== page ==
Posted on · Under Senate Bill 1750, the county clerk will take over management of elections, while the county tax assessor-collector will take charge of maintaining the county’s voter rolls.
Posted on · The state’s top civil court will still hear a challenge to Senate Bill 1750 on November 28. But Harris County Attorney Christian Menefee said that, once dismantled, the elections administrator’s office isn’t likely to be restored.
Posted on · Senate Bill 1750 was set to take effect September 1. It would require the county to get rid of its appointed elections administrator and shift the office’s functions back to the elected county clerk and county tax assessor-collector.
Posted on · The agreement, which could pass the Legislature by the end of the week, includes a $100,000 homestead exemption and a pilot project to limit appraisal growth to 20% on non-homesteaded properties worth $5 million or less.
Posted on · Senate leaders of both parties urged Speaker Dade Phelan to call the House back to Austin in time to get the package before voters this November.
Posted on · Among the bills lawmakers passed during the regular session are a measure that will abolish the Harris County Elections Administrator’s Office and another that will allow the Texas Secretary of State to impose “administrative oversight” of the county’s elections.
Posted on · Lieutenant Governor Dan Patrick and House Speaker Dade Phelan agree on raising homestead exemptions, but they’re diametrically opposed on reducing appraisal cap increases.
Posted on · Senate Bill 823 would give the secretary of state the power to replace an appointed elections administrator, while SB 1750 would abolish the office of elections administrator in Harris County, handing its duties back to a pair of elected officials.
Posted on · There’s broad, bipartisan support in the Texas Legislature for using the state’s record surplus to cut taxes, but the Senate and House are at odds on how to accomplish that goal.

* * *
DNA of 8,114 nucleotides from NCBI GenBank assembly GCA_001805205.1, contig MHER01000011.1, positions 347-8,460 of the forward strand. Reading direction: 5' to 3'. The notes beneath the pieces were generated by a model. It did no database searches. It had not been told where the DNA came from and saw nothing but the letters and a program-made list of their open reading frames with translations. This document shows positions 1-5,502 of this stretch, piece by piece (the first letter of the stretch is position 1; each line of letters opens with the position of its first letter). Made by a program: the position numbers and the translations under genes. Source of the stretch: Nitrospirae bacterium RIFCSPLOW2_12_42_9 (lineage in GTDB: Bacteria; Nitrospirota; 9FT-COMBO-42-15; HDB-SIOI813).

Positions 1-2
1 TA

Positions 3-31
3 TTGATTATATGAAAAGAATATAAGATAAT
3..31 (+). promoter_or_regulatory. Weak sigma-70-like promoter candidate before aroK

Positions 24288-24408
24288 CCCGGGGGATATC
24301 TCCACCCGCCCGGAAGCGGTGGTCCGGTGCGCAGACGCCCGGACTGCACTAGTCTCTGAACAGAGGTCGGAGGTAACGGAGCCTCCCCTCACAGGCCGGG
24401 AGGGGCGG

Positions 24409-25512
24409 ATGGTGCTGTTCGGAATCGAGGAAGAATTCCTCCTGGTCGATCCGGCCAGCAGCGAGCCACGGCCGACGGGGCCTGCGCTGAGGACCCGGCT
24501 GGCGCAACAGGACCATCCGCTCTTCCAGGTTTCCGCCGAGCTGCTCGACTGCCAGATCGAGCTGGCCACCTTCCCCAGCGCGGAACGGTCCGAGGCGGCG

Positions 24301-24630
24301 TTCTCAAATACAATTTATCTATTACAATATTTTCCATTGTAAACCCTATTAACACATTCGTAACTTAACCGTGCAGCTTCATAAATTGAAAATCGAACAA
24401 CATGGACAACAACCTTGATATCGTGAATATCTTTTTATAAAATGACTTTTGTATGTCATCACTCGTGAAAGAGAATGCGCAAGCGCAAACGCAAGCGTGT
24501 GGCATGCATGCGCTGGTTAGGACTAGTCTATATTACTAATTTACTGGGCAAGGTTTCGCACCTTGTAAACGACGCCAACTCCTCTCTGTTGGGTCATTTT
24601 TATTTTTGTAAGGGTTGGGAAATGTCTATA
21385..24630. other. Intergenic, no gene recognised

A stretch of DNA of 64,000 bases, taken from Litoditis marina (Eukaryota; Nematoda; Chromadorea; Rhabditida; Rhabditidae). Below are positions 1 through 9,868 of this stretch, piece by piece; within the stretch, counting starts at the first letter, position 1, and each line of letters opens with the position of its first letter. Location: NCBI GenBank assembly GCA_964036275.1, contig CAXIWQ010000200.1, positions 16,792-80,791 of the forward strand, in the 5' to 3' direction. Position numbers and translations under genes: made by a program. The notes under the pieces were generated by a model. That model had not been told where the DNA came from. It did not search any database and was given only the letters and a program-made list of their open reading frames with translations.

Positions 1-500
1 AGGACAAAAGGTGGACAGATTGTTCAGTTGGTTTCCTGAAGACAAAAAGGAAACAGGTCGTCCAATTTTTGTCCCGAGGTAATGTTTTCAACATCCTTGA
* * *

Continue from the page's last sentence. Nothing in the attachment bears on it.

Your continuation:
Posted on · Senate Bill 2 would make illegal voting a felony again. Other Republican-authored bills, filed in response to the 2022 Harris County general election, could cost Elections Administrator Clifford Tatum his job.
Posted on · Lieutenant Governor Dan Patrick and Senator Paul Bettencourt signaled potential friction with the House over the lower chamber’s proposal to use an appraisal cap to hold down property tax growth.
Posted on · State Senator Paul Bettencourt and State Representatives Briscoe Cain and Mike Schofield have filed identical bills that would force counties with more than 1 million residents to eliminate the appointed office, handing its functions over to elected officials.
Posted on · Senate Bill 2 would make illegal voting an offense punishable by 2 to 20 years in prison and a fine of up to $10,000. It’s one of several election-related bills before the Texas Legislature, several of which appear squarely aimed at Harris County.
Posted on · Republican officials contend last fall’s boycott of Harris County Commissioners Court was more than worth it, forcing cuts to what they saw as a bloated budget and granting relief to taxpayers burdened by inflation. But the bill is coming due in the form of starved departments and fewer services.
Posted on · Senate Bill 1 would use a state tax surplus to lower school district property tax rates by roughly 6.6 cents, translating to about $200 in savings for the owner of a $300,000 home.